I went to public high school in Montana, where at least once a year we were shuffled into the gymnasium for lectures from abstinence-only educational speakers on how to make "good choices." Young, sprightly twentysomethings, who often resembled Ken and Barbie, would dance around the auditorium playing Christian rock and trying to convince us that having sex wasn't cool. In between all the jokes and music, I learned that condoms cause cancer and that sex is a bad deal for women. Turns out, I wasn't alone. Across the the United States, public schools—even ones that teach comprehensive sex education—invite religious abstinence speakers to come in to talk to students about sex, and sometimes spread information that is factually inaccurate in the process. Here are five such speakers, many of whom have generated local headlines for their controversial presentations. And they might be coming to a school near you—they're all still active on the sex-is-bad circuit.

Justin Lookadoo: "God made guys as leaders." 
Lookadoo is a spiky-haired Christian lecturer who bills himself as a "professional Speaker who CONNECTS with the audience." He is on the road 200 days a year and on his website, he lists his age as "legal in every state." Lookadoo's presentations can be paid for "under many federal programs, including Safe and Drug Free Schools, Campus Improvement, Title I [and] Title IV." Last week, he caused controversy at Richardson High School in Texas when he gave a presentation for teenagers in which he said: "Girls, the reason it's so hard for you to succeed these days is not because of guys…You're doing it to yourselves," according to the Dallas Morning News. His online dating recommendations have also drawn ire from students and parents: "Men of God are wild…They keep women covered up" and "dateable girls know how to shut up." The Richardson High School principal apologized to students and parents, promising that "we will not invite this speaker back to RHS." Responding to the widespread media criticism, Lookadoo wrote on his Facebook page that "the complaints are based on relationship stuff [posted] on a website that I don’t even talk about in schools."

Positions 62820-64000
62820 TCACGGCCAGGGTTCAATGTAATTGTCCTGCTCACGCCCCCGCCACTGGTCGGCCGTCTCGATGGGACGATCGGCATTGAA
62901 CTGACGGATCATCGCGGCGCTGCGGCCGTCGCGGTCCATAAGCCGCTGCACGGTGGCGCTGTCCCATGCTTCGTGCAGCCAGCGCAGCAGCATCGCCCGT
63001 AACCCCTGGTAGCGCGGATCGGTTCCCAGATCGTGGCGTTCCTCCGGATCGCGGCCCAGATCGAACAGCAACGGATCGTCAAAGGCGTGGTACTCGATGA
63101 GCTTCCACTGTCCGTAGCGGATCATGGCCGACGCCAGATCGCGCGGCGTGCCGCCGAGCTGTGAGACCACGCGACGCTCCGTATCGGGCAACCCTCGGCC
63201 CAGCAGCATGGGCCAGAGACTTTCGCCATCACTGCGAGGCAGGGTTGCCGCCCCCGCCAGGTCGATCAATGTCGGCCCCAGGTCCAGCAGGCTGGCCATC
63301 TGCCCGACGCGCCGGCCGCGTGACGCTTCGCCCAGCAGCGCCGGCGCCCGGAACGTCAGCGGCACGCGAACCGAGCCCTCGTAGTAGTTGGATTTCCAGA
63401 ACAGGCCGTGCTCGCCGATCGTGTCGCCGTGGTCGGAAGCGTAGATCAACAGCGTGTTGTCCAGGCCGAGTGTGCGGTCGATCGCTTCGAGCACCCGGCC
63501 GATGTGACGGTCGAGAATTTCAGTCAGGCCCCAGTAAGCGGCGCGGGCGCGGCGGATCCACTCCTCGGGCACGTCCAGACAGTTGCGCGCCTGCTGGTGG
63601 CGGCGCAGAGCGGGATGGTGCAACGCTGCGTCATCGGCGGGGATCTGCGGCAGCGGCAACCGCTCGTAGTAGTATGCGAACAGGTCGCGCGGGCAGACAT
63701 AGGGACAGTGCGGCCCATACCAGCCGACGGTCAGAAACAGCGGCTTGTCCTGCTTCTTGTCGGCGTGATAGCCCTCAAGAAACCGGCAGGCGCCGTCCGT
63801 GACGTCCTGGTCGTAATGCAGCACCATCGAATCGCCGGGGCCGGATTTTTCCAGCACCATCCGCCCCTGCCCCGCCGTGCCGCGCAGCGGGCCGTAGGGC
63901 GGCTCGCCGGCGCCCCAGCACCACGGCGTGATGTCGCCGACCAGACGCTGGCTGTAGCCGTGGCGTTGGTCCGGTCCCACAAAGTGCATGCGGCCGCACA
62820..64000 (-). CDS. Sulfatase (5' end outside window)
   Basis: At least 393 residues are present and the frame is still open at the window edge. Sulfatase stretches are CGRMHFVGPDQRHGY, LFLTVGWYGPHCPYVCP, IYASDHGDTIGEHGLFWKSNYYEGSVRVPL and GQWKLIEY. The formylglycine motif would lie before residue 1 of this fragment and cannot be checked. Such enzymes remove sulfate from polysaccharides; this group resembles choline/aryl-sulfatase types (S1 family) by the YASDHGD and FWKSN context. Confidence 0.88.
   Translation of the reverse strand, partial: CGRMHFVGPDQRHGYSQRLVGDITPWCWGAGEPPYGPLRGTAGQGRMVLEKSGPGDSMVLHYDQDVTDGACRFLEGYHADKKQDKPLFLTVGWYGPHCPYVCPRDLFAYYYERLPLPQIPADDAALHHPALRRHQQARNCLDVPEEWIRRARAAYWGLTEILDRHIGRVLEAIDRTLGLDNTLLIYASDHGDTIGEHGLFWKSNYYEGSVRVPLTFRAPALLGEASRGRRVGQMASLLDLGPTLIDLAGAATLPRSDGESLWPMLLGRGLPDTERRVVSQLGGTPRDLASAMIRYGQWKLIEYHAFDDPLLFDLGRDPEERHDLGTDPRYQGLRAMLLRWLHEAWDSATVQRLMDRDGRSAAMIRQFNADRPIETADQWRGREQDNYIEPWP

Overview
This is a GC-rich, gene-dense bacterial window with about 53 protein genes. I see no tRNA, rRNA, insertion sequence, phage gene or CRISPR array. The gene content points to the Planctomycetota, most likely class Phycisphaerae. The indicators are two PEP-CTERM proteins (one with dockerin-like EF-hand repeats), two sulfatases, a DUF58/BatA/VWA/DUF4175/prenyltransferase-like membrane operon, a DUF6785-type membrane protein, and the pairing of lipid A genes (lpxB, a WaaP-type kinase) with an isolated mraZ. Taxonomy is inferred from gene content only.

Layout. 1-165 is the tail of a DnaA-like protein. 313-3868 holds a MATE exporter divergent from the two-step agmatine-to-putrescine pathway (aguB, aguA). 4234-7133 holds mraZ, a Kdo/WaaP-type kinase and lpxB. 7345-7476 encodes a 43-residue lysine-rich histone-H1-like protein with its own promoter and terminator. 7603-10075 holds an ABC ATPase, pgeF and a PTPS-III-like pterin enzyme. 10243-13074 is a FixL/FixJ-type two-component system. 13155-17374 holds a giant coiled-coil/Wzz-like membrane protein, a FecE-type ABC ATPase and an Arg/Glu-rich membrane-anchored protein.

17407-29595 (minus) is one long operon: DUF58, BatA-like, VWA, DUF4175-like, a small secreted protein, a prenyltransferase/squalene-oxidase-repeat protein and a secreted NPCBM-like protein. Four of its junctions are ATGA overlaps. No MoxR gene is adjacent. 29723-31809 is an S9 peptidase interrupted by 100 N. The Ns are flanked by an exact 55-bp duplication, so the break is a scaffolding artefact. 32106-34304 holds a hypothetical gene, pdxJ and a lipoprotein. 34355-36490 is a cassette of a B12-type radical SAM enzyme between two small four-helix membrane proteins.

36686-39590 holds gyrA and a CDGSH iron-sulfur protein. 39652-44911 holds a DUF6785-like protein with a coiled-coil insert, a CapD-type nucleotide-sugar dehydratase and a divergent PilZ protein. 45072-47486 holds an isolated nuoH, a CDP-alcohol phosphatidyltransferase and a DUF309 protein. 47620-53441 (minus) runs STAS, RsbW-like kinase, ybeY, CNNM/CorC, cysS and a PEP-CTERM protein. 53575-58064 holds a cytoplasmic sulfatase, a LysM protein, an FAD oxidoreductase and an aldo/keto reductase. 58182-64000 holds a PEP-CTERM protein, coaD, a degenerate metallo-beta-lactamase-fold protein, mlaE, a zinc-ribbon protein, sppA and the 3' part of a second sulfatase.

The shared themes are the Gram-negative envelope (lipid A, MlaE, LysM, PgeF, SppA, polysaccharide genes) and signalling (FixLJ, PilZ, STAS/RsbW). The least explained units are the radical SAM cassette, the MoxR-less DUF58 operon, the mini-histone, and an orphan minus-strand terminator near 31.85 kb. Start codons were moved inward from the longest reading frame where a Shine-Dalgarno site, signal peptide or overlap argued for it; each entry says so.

Lookadoo.com


Jason Evert: "Girls...only lift the veil over your body to the spouse who is worthy."
Evert has two theology degrees and tours the country promoting abstinence with his wife, Crystalina Evert, with whom he runs the Chastity Project. According to Evert's bio, he speaks to over 100,000 teens each year. Evert tells Mother Jones he speaks to "lots of public schools" and his upcoming schedule shows that he's speaking next month at several in Texas. He says, however, that he removes all religious content from his public school presentations and is not paid personally for these events. Half of his honorarium for each event is spent on giving the students free copies of his pro-abstinence books and CDs.

Evert is passionate about women dressing modestly (or as he puts it, "Girls...only lift the veil over your body to the spouse who is worthy to see the glory of that unveiled mystery.") In this 2008 YouTube video, he says: "A culture of immodest women will necessarily be a culture of uncommitted men." He elaborated on those remarks for Mother Jones, saying that "true feminine liberation isn't about having the 'freedom' to dress like Miley Cyrus"​ and that that his views "could be judged as misogynist, but I think this would be an unfair assessment." He adds, "It's a joke to think the girl needs to be the chastity cop...but to reach [a] level of mutual respect in society, I don't think Daisy Duke shorts are going to expedite the process." Evert also maintains that birth control pills cause abortions. (In reality, they prevent conception, and if an egg is fertilized, they make the uterine lining inhospitable for implantation. The Code of Federal Regulations and the American College of Obstetricians and Gynecologists define pregnancy as beginning at implantation.)